You probably noticed the blog has a new look. Tell me what you think. I’m not sure yet, how I feel about it, but I made some changes because things are changing for me. My middle grade series is finished, unless you all tell me you’re dying for another Gabriel Hunter book, and currently I’m working on an adult novel. It falls somewhere between Women’s Fiction and Romance. The book is in its infancy stages, but the story is about a middle-aged woman evicted from her predictable life when she receives an anonymous gift – a dilapidated house.

I’m also getting ready to open my doors as a development editor for fiction work. More to come on that in the future.

We’ve been talking lately about living your bliss. If you missed the posts check them out here and here. I hope you have begun taking some steps to bring your bliss to reality. You know, I received a message the other day from someone I went to high school with. It went like this: “Are you really an author? LOL – good for you.” I wasn’t sure what the LOL meant (and I know it’s Laugh Out Loud, thank you,) maybe he found it humorous I could write? But I think the most important part was the “good for you” And I want to say that to you.

Maybe you’ve done some research, hopefully, you found your partner to keep you accountable, but how do you stay organized while on your journey?

I like lists. I’m slightly anal retentive. You should see my cabinets. I make a two lists. One for my personal life and that includes anything I need to get done for me or the Noodges. My second list is my professional one. All my writing stuff goes there. I sit down either Sunday or Monday morning and I focus on only my lists. I write everything I need to do down (Yes, on paper and with a black pen.) I don’t care how long the lists become because once I have down what I need I don’t have to think about the “to-do” list anymore. I focus on completing my tasks and not trying to juggle, in my already crowded mind, what I must be doing.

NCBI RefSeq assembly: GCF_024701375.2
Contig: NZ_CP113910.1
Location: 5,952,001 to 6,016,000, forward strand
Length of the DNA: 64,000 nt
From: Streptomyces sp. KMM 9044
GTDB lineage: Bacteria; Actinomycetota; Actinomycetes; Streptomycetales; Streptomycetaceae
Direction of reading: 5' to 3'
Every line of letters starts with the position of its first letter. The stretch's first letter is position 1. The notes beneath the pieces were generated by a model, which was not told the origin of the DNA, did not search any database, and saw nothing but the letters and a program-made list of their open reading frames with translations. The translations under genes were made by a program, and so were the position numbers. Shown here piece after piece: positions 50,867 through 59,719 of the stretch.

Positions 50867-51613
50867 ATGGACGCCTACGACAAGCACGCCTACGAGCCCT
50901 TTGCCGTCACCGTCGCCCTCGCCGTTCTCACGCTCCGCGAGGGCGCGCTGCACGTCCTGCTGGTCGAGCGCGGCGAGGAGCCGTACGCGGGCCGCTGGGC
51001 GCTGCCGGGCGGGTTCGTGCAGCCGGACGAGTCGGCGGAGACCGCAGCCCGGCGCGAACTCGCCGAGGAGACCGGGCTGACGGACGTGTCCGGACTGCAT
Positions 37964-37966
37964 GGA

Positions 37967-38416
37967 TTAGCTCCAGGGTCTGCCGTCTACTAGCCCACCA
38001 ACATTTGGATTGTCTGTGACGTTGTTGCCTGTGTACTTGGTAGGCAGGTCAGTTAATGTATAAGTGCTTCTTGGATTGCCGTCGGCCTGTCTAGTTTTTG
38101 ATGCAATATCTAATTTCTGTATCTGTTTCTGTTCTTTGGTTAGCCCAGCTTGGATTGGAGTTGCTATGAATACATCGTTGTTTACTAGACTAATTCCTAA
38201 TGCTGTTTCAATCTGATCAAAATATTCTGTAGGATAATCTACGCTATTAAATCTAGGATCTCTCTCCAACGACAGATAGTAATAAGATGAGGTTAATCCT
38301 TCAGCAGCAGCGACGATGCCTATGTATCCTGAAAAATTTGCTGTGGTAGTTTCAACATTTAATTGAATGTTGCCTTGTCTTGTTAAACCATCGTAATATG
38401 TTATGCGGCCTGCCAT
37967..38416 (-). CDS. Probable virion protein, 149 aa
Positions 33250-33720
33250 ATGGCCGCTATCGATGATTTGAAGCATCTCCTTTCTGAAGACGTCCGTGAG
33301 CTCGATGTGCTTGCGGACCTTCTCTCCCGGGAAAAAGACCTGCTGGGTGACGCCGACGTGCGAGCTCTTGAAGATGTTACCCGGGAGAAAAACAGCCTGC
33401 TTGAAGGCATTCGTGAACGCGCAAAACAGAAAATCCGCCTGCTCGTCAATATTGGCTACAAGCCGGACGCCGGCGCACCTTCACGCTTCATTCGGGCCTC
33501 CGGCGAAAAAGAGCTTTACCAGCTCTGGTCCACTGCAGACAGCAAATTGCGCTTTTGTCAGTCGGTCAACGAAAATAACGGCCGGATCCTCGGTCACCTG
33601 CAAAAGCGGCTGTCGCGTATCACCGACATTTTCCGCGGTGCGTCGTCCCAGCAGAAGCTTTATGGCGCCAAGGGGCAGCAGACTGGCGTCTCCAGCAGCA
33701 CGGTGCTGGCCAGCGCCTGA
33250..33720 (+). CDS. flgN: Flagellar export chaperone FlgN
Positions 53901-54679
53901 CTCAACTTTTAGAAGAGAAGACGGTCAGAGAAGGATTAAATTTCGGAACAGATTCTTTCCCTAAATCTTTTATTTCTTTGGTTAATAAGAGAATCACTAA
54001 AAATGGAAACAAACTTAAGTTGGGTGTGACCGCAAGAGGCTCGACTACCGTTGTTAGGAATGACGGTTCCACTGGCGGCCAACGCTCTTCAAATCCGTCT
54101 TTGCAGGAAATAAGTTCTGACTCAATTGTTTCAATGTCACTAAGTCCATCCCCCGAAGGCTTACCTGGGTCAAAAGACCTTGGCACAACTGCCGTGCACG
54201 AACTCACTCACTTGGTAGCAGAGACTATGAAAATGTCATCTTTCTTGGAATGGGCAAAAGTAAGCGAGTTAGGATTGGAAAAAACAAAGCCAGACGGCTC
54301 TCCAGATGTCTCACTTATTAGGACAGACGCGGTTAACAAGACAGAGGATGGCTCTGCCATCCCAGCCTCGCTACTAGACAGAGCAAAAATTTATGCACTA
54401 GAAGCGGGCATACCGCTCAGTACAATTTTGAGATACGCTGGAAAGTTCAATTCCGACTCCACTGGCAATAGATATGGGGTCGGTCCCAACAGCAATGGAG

I cross off each item as it gets done. I love seeing lots of black slashes on the page. I feel accomplished. Even when the page looks messy. As a matter of fact, the more scribbles through the list I have, making the list messier, the happier I am. Goes against the neat cabinet thing, but have I mentioned I’m a writer? We’re all a little off our rockers. If the end of the week comes and I haven’t finished a task, it goes on the list for the next week.

Even though I keep my calendar on my iPad because it syncs with my phone, allowing me to have my calendar with me at all times, I also block out my weeks on a paper calendar. A sample of my calendar page is right below. For this I use pencil. Step one: block out everything I can’t change like what time the school bus comes or kids’ activities. I add doctors’ appointments, hair appointments, social outings. I even include exercising and when I need to make dinner. Whatever white spot I have left on the calendar I know I can do what I want with that time. If you’re trying to live your bliss, that’s what the open time is for. It’s your appointment with yourself to follow your dreams. calendarpage

When I started writing novels seriously, my Noodges were somewhere around the ages of 3 1/2 and 2. You know when my open time was? 5 am! That’s when I wrote. I dragged my butt out of bed and wrote, by hand, until someone woke up which was usually around 6. It took me three years to write that first novel. (It’s unpublished and will remain so for fear of total embarrassment.)

If you’re reaching for your bliss you’ll find the time. I promise you. Write it down. Cross it off. Namaste.